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Lebanon seeks extra medical supplies amid lockdown anger

Lebanon’s Foreign Minister Nassif Hitti, 19 March 2020 [Twitter]
Lebanon’s Foreign Minister Nassif Hitti, 19 March 2020 [Twitter]

Lebanon’s Foreign Minister Nassif Hitti has said he is requesting additional medical assistance from various countries and international organisations to help combat the spread of coronavirus.

In an interview published by local newspaper Al-Joumhouria, Hitti claimed that Lebanon needs lots of medical supplies and is waiting to see what other countries can offer.

While Lebanon’s Central Bank Governor Riad Salameh, in a statement on 13 March, called on banks to prioritise foreign currency for the import of medical supplies.

France gifted medical supplies on 9 March, which were received by Hitti in a handover ceremony at the Beirut Rafic Hariri International Airport.

READ: Riots erupt in Lebanon’s prisons in protest at overcrowding

According to the Chinese Ambassador to Lebanon, China has shared strategies for prevention, diagnosis and isolation which have proved effective.

While, as early as 4 March, Lebanon’s Ministry for Public Health received medical equipment and supplies from Chinese companies, which included “600 medical protective goggles and a batch of testing kits”, Xinhuanet reported.

China has also donated two PCR testing kits to Beirut’s Airport, which has since been forced to close as part of a national lockdown to combat the spread of coronavirus.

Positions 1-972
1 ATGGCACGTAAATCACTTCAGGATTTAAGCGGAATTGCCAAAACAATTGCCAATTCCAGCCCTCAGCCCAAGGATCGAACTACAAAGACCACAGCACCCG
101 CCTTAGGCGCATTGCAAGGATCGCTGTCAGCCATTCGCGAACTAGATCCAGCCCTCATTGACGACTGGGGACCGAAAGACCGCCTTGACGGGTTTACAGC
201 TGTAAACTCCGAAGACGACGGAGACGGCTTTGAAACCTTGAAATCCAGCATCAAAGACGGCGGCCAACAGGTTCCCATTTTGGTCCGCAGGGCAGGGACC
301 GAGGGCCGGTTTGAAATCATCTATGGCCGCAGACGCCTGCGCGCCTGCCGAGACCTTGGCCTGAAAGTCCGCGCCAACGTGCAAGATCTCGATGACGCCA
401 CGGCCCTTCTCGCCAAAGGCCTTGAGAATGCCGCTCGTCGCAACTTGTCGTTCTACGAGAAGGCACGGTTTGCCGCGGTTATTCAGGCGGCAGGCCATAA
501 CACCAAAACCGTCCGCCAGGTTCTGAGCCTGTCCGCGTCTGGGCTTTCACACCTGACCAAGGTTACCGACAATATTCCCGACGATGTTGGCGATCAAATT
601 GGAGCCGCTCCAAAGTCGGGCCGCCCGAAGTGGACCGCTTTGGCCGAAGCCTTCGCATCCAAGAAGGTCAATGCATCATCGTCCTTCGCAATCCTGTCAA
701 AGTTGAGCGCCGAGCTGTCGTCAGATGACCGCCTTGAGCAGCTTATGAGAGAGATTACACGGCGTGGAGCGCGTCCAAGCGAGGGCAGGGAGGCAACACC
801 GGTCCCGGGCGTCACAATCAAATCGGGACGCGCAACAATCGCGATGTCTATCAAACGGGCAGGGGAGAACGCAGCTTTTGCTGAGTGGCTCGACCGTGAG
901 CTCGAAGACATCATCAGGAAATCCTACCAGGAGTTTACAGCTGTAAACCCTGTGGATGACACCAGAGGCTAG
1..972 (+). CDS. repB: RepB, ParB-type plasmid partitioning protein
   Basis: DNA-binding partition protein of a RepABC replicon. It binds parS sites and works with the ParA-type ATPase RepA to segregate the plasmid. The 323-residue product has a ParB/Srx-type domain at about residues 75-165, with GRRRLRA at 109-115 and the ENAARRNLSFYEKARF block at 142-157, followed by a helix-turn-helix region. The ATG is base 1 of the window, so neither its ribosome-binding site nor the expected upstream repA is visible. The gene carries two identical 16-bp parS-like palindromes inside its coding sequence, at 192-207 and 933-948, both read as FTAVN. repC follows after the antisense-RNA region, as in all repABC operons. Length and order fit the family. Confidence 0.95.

READ: UNRWA urgently needs $14m for its action against coronavirus

Measures to enforce a nationwide lock down, which includes the closure of all non-essential public institutions and private commercial businesses, has sparked protests by workers who are set to lose their only source of income.

Drivers of passenger vans – the main public transport in the country – have blocked the Tripoli-Beirut highway for two days running.

Workers have called on the government to grant immediate compensation to drivers who have been barred from working for two weeks while unlicensed cars, vans and buses have continued to operate, local media Naharnet reported.

Although, compensation appears unlikely after the Cabinet set up a fund for donations to help efforts to combat the virus on Tuesday, as the country grapples with its worst economic crisis since the end of the civil war in 1990.

Information Minister Manal Abdul Samad said that “PM Hassan Diab stressed that the government is performing its duties as to protecting the Lebanese and is working to limit the spread of coronavirus”.

Lebanon’s Health Ministry has so far reported 149 cases of coronavirus, and four deaths in the country.

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